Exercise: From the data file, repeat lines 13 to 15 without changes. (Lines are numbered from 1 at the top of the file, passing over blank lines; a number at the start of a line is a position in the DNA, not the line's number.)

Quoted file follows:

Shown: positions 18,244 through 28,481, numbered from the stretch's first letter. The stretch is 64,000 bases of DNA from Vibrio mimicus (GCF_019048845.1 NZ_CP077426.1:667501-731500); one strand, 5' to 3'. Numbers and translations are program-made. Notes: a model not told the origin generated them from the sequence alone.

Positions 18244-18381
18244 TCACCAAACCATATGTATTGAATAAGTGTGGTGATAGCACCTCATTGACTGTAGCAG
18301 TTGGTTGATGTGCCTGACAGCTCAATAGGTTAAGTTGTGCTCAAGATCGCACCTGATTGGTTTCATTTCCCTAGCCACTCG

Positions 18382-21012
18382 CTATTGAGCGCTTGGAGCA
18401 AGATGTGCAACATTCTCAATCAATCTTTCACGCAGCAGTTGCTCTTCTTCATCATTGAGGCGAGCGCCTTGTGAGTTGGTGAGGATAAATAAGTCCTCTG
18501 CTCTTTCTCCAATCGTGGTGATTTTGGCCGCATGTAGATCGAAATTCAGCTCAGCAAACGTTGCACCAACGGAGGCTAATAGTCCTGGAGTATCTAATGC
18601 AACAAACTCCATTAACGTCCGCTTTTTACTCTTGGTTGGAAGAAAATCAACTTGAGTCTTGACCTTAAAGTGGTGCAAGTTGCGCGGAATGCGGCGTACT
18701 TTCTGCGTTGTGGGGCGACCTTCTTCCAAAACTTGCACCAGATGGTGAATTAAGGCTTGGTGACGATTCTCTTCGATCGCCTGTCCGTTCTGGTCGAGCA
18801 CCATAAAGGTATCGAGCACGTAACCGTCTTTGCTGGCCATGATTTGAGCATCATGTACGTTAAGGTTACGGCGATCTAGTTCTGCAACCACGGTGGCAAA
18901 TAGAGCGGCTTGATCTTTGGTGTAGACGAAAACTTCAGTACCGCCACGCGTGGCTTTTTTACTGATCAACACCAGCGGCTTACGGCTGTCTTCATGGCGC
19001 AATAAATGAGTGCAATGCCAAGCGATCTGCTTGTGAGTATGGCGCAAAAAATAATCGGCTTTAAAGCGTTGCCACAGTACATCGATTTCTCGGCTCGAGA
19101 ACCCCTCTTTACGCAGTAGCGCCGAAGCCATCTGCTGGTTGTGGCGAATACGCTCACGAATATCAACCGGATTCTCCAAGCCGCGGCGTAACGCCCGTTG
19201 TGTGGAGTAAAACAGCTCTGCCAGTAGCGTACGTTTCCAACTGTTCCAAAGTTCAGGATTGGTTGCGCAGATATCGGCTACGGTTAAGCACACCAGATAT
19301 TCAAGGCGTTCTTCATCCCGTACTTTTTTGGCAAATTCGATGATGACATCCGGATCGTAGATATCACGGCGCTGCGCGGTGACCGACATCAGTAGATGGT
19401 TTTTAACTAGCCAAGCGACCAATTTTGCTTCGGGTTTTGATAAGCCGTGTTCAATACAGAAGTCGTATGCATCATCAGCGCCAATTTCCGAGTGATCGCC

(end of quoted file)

19001 AATAAATGAGTGCAATGCCAAGCGATCTGCTTGTGAGTATGGCGCAAAAAATAATCGGCTTTAAAGCGTTGCCACAGTACATCGATTTCTCGGCTCGAGA
19101 ACCCCTCTTTACGCAGTAGCGCCGAAGCCATCTGCTGGTTGTGGCGAATACGCTCACGAATATCAACCGGATTCTCCAAGCCGCGGCGTAACGCCCGTTG
19201 TGTGGAGTAAAACAGCTCTGCCAGTAGCGTACGTTTCCAACTGTTCCAAAGTTCAGGATTGGTTGCGCAGATATCGGCTACGGTTAAGCACACCAGATAT